WASHINGTON - When the Democratic-led House took its historic vote to impeach Donald Trump last month, the president called it an "assault on America."
But there was a silver lining for the Trump. His name was Jeff Van Drew, a freshman congressman from southern New Jersey who was one of only two Democrats to break ranks and vote against both articles of impeachment.
Van Drew has since switched his party affiliation to GOP, a move that Trump welcomed during a visit between the two in the Oval Office on Dec. 19, the day after the House's historic vote. On Tuesday, Trump will return the favor, campaigning for Van Drew's re-election bid at a rally in Wildwood, N.J.
Trump's decision to reward Van Drew for rushing to his defense comes as a handful of wavering senators are debating whether to allow witnesses, such as former national security adviser John Bolton, at Trump's impeachment trial who could offer testimony damaging to the president's case.
The high-profile show of support is already going a long way toward helping Van Drew build support within his new party, where activists who actively fought his campaign in past elections will now be championing his candidacy.
GOP State Sen. Michael Testa described then-Democrat Van Drew in late November as someone "who will do and say anything to remain in office." In 2019, the Vineland, N.J. lawyer defeated a Van Drew-backed candidate last fall following a nasty campaign.
Testa now calls Van Drew a "wonderful addition to the Republican party."
What changed? The state senator said his prior comments reflected raw feelings coming off a tough campaign and that he has since had a chance to get to know Van Drew better.
"I'm one of those who forgives and forgets," said Testa, who is honorary co-chair of the Trump campaign in New Jersey. "I believe that anybody that worked against the Van Drew team in the past needs to realize the big picture of this (and) what an addition to the Republican team this represents."
Testa predicted other GOP activists and officials would warm to Van Drew.
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Testa will be at the Wildwood rally when Trump takes the unusual step of making a campaign stop for a congressman in a blue state.
But there are benefits for the president: the South Jersey media market includes communities in the voter-rich Philadelphia suburbs that could decide swing state Pennsylvania; and Trump will be able to tout Van Drew as an example of how impeachment is driving some conservatives into the GOP tent.
The backlash from Democrats over Van Drew's impeachment vote helped propel him to become a Republican after decades as a Democrat, he said. And it appears the party switch may lift his reelection chances since he no longer has to win what would have been a difficult primary.
The non-partisan Cook Political Report said the move boosted the congressman's re-election chances in a district Trump won in 2016 by nearly five points.
Even as a Democrat, the former dentist from Cape May was warmer to the president than many of his party colleagues.
He displayed a photo of Trump in his Capitol Hill office: a 2008 glossy when Van Drew was a state senator and the future president visited Atlantic City to christen the Chairman Tower at the Trump Taj Mahal.
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Van Drew, who turns 67 next month, said the president's aides had reached out to him after he began airing his opposition to impeachment to see if he would consider changing parties.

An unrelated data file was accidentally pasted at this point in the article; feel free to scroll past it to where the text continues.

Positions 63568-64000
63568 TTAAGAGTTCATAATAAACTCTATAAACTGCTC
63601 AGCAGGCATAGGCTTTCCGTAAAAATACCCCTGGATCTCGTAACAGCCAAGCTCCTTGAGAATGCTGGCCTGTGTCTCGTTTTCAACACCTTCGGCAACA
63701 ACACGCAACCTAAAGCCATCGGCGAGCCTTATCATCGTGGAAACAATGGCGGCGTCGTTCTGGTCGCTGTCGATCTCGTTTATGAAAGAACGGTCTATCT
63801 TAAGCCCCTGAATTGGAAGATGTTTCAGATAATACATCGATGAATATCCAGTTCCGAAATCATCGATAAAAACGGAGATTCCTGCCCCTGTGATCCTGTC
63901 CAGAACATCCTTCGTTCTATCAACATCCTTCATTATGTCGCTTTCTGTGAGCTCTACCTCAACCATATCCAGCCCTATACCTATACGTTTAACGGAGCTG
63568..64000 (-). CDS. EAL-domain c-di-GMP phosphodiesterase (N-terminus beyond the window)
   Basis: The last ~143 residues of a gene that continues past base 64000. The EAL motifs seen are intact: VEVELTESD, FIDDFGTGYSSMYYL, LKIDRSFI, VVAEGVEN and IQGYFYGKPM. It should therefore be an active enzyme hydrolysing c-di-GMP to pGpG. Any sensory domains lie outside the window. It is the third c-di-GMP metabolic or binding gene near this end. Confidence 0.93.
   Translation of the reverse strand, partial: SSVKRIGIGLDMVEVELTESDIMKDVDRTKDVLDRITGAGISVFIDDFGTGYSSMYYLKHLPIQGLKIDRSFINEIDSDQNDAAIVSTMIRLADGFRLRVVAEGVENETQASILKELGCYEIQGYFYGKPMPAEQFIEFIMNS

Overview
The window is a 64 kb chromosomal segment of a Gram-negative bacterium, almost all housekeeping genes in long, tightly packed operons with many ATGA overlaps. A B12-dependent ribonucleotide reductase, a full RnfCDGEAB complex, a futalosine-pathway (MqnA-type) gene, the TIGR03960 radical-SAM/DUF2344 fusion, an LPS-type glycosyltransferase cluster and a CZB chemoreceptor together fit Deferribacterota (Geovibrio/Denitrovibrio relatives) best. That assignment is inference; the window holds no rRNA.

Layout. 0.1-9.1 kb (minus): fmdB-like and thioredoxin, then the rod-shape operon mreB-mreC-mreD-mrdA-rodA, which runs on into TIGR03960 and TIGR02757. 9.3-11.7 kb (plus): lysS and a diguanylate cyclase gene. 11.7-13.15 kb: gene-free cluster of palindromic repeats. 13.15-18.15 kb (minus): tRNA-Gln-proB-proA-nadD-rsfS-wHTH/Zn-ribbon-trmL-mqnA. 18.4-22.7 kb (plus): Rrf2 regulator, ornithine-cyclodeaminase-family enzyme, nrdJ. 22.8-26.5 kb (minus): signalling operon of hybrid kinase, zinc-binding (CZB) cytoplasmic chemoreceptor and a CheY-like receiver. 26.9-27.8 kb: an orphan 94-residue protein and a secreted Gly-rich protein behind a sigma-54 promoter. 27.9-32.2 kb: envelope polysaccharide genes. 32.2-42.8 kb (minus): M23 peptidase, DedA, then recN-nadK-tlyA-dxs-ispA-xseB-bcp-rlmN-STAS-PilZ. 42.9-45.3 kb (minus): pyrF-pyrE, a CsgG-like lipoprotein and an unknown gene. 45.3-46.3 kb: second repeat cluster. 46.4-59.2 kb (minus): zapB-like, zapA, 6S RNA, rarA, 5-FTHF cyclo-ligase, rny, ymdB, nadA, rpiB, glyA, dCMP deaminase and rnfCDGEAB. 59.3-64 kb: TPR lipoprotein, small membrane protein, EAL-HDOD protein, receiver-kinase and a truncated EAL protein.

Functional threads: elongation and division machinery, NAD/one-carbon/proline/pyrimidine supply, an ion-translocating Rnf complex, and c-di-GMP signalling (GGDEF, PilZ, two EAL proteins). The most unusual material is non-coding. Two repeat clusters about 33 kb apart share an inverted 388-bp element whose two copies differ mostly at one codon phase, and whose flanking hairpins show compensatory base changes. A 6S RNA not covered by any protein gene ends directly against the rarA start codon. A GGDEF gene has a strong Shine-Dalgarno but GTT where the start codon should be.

At the Oval Office meeting where Trump said he would endorse Van Drew for re-election, the New Jersey congressman said the Republican Party "is just a better fit for me."
The sprawling Second District of New Jersey which Van Drew represents stretches along the South Jersey shore, from the boardwalk of Atlantic City to the Victorian mansions of Cape May and west to the working-class exurbs of Philadelphia. In between sit the sprawling Pine Barrens and the rolling farms that gave New Jersey its name "the Garden State."
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The president has ties to the district. The Trump Plaza Casino and Hotel, the Trump Marina Hotel Casino and the Trump Taj Mahal were all prominent features of Atlantic City before they folded in recent years.
Van Drew won his seat in 2018 that had been held by Republican Frank LoBiondo for 24 years. Although New Jersey is one of the bluest states in the nation, the district is an outlier.
Van Drew captured the race as an NRA-backed conservative who often broke from his party.
He flexed that independent streak during his year in Congress with his opposition to key proposal pushed by party liberals such as the Green New Deal and universal health care. But he said the need to confront climate change and opposition to the president's push to drill for oil off the Jersey Shore and other areas of the Atlantic isn't going to change.
He decided to switch parties over the fractious impeachment debate. While he described Trump's pressure campaign on Ukraine as "unsavory," he argued it didn't rise to an impeachable offense.
"Unless it is something that is so horrific which has been committed, such as real treason or a real high crime, it shouldn't be used. You are disenfranchising millions of voters," the congressman said in a recent interview. "If we start doing this, we're becoming a third-world country."
For Van Drew, impeachment was "the topper," so he took up the offer from Trump's lieutenants to become a Republican.
Despite the party switch, the congressman said he still plans to be bipartisan - without worrying that he'll end up in the political doghouse.
"I look forward to being able to say something that's a little bit conservative or moderate or a little bit different and not being yelled at and be told I'm going to be punished," he said.
This article originally appeared on USA TODAY: Trump rally: Meet Rep. Jeff Van Drew, New Jersey lawmaker new to GOP